Not all of Shanghai’s historic structures are being demolished: this famed 1921 building is getting a loving renovation and reuse

Much has been made of the wholesale destruction of China‘s built heritage in recent decades, with Shanghai often being cited as the worst example.

Some of this demolition of historic buildings has been driven by a desire to erase what many consider evidence of past humiliation by occupiers, primarily Britain.

In most other cases, it’s simply a matter of callousness and greed by real estate developers, combined with weak governance.

But, some of Shanghai’s historic structures are now getting loving renovation and reuse, rather than the wrecking ball.

The Somekh Building is one of them. It was built in 1921, and is located in the historic and cultural area of the Bund.

The building is considered one of the most important works of the renowned Atkinson & Dallas Co. Ltd in modern Shanghai.

In 2021, SHISUO was commissioned by the owner to do a renovation of the Somekh Building.

Here’s what the architects at SHISUO say about the project:

The renovation scope covers the entrance foyer, the exhibition space on the first floor, an event space on the second floor, the atrium on the third floor, and last but not least, the open staircase and lift lobby that connects all these public spaces.

Based on historical research, site conditions, and functional requirements, corresponding design strategies have been developed by the architect. In the entrance foyer on the first floor, the severely damaged floor has been repaired.

Architects extended the wall in aggregate concrete to enclose a sheltered space that faces the street corner. The design aims to be precise and subtle, allowing the new works to blend in with the historical context and surroundings.

The form of the entrance door is inspired by the Art-Deco style buildings on the Bund, but a modern version. The star-shaped concrete beams on the ceiling, primitive and rough, are deliberately exposed to the public, while the newly installed brass chandelier illuminates this relic-like space that is open to the city.

In the exhibition space, the teak datum was restored based on the remaining relics and historical documents. The column cap of classical style was carefully restored and presented with the differences between new and old. The columns retain their rough texture after years.

Although a new ceiling had to be installed for functional reasons, the characteristics of the original beam structure were retained to ensure the readability of its historical clues.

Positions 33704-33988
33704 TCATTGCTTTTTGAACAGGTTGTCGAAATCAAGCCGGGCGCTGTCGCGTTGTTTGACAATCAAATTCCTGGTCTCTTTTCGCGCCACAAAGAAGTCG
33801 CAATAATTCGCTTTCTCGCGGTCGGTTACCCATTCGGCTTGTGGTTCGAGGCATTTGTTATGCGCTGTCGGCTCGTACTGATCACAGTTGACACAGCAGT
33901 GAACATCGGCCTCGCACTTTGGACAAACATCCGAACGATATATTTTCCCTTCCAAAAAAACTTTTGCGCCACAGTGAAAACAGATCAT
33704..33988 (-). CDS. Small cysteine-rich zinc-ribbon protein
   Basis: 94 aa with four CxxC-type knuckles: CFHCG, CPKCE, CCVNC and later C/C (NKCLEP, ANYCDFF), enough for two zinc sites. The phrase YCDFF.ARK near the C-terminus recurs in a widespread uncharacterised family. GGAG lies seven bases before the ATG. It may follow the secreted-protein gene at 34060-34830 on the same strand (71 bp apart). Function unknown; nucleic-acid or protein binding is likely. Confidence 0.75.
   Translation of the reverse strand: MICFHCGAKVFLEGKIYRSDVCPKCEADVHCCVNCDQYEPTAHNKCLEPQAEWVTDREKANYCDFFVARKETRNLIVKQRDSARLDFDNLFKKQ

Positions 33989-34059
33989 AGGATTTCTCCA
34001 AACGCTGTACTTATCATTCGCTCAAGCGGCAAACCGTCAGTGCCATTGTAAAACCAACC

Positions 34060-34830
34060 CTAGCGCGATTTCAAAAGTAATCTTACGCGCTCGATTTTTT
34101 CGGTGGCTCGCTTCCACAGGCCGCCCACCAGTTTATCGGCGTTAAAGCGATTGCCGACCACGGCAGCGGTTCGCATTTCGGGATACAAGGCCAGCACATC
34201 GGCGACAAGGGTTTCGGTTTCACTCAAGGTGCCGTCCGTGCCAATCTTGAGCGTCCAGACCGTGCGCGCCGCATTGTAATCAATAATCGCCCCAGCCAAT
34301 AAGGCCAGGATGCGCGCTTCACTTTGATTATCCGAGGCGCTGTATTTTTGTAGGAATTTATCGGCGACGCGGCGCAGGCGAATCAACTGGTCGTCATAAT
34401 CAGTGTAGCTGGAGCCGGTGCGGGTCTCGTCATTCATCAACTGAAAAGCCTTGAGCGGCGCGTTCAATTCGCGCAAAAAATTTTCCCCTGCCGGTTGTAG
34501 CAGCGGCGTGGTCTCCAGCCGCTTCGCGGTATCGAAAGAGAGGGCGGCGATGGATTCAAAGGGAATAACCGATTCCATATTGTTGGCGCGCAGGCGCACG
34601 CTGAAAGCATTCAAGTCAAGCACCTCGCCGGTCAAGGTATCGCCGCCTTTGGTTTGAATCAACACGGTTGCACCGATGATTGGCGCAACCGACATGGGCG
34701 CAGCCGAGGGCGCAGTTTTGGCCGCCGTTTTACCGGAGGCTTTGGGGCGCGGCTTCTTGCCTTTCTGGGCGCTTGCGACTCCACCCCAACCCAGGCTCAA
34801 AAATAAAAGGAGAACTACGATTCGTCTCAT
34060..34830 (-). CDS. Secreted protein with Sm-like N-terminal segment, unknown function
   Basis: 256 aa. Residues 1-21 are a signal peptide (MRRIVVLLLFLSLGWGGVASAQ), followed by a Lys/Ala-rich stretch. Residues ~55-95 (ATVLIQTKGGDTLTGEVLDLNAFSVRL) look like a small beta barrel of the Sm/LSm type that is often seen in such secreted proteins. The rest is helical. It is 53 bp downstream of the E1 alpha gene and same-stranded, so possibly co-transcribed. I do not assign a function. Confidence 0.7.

A brass spiral staircase connects the first-floor exhibition space with the hotel lounge on the second-floor, the ceiling is deliberately opened by SHISUO to allow natural light to come in and provide a view of the sky.

Due to changes in later operations, the three adjacent rooms on the second floor were demolished and transformed into an event space. The randomly arranged pipes and equipment made the site more complicated. Facing such a chaotic condition, SHISUO once again uses the language of a beam structure as a historical clue to create a well-organized ceremonial space.

The atrium and the dark room on the third floor are the most important spiritual spaces of the Somekh Building. SHISUO creates a monumental space through the comparison and juxtaposition of appropriate forms, materials, and atmosphere.

In the atrium, the pilaster is restored and simplified, with plaster giving it a modest and authentic feeling. The arch windows give it an “identity” (a feature taken from the exterior facade).

At the same time, it creates a complex and interesting visual connection as guests move through the space. The dark room, wrapped in black metal, is shaped into a mysterious corner. By juxtaposing the light court and the dark room, the historical order and distinctiveness of each space are revealed, and their perception is strengthened.

SHISUO found out that there was a glass dome designed in the original drawings of Tonghe & Co., but for some unknown reason, it was not built.

Therefore, the floor was opened up to respond to this historical action. An octopus window, which took its form from the drawings of the unbuilt dome, is created by the architect.

At the same time, this “echo” strategy also connected the hotel lounge on the second floor and the spiral staircase on the first floor, creating a memorable experience.

People can see the sketch of Tonghe & Co. from the past, and the building is responding to its call a hundred years later.

It is believed that the renovation of historic buildings is by no means a simple replication, nor is it a neglect or rough interference with history.

Instead, it presents a clear and identifiable balance between preservation and renewal, repair and deconstruction, and memory and the present.

The new space not only provides a supplement to the historical remains but also becomes an inseparable part of them.

Their collaboration not only preserves the integrity of the historic remains, but even awakens and sublimates them. Here, we are able to see the past, present, and future simultaneously.

All photos courtesy of Runzi Zhu.

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